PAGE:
14 Oct 2022
Our new project 'Malaysia's Super Corals' aims to identify climate resilient corals for restoration.
September and October are busy months for us at Coralku: annual surveys of coral reef health need to be performed, temperature data loggers have to be retrieved before the northeast monsoon season starts, and coral nurseries need a final prepping-touch too, while all our outplanted corals need to be surveyed.
Next to all this, we launched our new project: Malaysia's Super Corals.
Let's start with basics, what are 'Super Corals'? We define Super Corals as corals with superior heat tolerance. This means that these corals stand a better chance to survive marine heatwaves and climate change. The images below show various coral species during a marine heatwave in 2019. These images highlight that some corals were not bleached white (meaning that visually these were not showing signs of stress).
This observation (research paper is coming soon!) ignites a simple thought, that mother nature does it best, and some corals are more resilient to high temperatures stress than other. But exactly how can we harvest this resilience to enhance climate change suvirval of corals in our nurseries? A big task, that requires a lot of research, and we are championing the search for Malaysia's Super Corals to harness this natural resilience for restoration.
Together with our partners from Project PULIH, Triton Society and the University of Konstanz, we embark on a journey to find super corals, and answer some of the most understudied, yet impactful, questions in coral restoration: what is the extent of heat stress tolerance in Malaysian hard corals? How universal is such thermal tolerance across reef sites and environments? Can we harvest this resilience to enchance long-term climate change survival? Can we use these Super Corals for coral restoration?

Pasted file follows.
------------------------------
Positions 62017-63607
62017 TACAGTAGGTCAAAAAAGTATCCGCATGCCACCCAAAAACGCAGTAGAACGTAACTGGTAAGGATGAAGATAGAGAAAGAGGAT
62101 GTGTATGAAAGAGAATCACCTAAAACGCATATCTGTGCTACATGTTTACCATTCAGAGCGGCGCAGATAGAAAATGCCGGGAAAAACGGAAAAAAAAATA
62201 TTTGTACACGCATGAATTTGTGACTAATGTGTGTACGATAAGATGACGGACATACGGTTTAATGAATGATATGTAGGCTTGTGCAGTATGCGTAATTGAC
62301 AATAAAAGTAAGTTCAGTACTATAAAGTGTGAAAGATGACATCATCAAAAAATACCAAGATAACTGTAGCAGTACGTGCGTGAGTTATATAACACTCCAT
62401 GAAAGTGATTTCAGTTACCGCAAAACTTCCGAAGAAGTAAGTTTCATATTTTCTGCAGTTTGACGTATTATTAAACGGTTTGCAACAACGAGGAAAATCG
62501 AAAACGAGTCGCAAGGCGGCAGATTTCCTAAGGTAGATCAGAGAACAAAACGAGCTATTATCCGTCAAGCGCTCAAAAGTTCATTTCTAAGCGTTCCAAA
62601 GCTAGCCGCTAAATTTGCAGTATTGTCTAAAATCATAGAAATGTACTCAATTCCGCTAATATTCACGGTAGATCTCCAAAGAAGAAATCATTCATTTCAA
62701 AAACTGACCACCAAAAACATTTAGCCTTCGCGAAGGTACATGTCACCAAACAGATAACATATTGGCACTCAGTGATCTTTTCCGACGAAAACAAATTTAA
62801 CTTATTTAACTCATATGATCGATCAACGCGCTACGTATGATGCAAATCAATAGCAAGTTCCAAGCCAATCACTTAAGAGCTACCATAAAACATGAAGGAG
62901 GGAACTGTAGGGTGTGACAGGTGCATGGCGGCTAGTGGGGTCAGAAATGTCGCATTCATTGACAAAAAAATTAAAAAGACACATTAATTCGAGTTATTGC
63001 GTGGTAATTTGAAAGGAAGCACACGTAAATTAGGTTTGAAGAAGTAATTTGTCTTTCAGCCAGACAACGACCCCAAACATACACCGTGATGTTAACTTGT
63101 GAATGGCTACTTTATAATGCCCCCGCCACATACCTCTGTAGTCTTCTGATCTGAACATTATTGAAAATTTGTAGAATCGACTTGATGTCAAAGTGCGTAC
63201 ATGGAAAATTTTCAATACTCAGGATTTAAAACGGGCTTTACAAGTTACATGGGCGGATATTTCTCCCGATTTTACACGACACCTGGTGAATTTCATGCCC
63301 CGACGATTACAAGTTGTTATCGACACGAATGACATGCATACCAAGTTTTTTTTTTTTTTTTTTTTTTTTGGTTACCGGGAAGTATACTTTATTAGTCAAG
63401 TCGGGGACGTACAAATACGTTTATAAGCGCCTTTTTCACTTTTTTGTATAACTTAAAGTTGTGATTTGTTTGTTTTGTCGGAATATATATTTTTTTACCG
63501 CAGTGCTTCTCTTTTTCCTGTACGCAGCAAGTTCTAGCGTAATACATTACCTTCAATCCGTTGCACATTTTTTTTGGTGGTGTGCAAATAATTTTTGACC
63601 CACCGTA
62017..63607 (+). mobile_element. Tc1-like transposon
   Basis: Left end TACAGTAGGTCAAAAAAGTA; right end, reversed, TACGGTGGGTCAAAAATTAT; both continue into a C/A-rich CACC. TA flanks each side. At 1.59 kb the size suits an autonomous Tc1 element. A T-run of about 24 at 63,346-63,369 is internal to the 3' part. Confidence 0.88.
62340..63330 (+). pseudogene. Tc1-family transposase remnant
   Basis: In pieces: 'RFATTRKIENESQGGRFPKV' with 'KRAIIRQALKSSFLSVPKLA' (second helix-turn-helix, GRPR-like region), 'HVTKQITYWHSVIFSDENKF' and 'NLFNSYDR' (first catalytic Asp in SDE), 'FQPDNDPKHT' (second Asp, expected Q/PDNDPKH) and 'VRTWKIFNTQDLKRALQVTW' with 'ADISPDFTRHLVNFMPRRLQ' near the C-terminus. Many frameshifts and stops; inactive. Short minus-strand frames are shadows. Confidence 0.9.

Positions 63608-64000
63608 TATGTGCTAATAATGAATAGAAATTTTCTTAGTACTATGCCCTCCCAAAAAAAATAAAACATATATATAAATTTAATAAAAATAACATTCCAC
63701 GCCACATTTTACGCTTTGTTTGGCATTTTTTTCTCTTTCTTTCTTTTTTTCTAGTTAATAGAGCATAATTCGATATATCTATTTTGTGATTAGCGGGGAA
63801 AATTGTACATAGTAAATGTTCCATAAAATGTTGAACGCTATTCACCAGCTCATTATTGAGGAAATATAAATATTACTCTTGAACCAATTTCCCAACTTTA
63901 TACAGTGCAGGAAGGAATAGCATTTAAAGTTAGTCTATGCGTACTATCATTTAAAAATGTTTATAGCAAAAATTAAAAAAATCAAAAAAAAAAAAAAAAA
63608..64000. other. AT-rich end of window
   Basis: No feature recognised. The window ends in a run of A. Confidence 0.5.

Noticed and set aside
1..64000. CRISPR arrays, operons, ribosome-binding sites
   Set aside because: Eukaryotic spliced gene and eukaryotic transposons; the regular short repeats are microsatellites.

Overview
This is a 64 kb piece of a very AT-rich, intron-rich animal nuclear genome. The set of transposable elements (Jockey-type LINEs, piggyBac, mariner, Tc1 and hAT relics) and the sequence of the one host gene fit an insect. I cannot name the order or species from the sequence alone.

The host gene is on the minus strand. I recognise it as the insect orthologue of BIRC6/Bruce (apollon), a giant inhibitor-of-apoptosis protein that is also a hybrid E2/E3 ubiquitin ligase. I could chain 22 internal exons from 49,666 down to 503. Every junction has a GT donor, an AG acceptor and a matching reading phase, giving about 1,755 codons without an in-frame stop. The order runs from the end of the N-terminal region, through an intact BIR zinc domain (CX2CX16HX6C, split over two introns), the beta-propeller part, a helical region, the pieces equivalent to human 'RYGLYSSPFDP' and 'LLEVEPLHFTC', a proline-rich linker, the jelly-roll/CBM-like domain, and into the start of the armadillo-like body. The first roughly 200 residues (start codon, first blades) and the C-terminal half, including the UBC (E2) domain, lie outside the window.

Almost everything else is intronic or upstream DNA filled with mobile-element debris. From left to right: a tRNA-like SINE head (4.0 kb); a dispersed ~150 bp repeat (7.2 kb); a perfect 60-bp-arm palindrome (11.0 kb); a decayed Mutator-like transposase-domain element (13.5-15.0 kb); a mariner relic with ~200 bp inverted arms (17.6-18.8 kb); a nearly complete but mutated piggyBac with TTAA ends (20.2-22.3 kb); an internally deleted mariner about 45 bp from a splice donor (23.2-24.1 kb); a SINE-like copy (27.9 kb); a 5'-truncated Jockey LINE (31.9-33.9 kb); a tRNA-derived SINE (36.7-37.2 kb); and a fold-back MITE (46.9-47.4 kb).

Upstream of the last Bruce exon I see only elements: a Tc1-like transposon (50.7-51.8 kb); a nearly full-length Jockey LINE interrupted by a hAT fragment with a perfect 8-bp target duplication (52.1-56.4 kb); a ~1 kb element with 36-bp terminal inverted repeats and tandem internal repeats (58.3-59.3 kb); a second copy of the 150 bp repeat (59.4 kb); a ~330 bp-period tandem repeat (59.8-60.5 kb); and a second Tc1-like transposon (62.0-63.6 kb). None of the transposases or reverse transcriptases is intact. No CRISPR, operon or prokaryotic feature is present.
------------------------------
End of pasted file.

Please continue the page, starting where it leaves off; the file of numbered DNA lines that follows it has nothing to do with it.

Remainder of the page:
Our research hopes to answer some of these questions, and our team has started to conduct experiments in the novel Coral Bleaching Automated Stress System, or short CBASS.
CBASS is a low-cost experiment that tests the physiological response of corals to heat stress. In essence, it is like putting corals on treadmill to see which one is the fittest. Initial insights were interesting, and we are poised to continue this research in February 2023 after the monsoon season.
A sneak peek is available on our social media: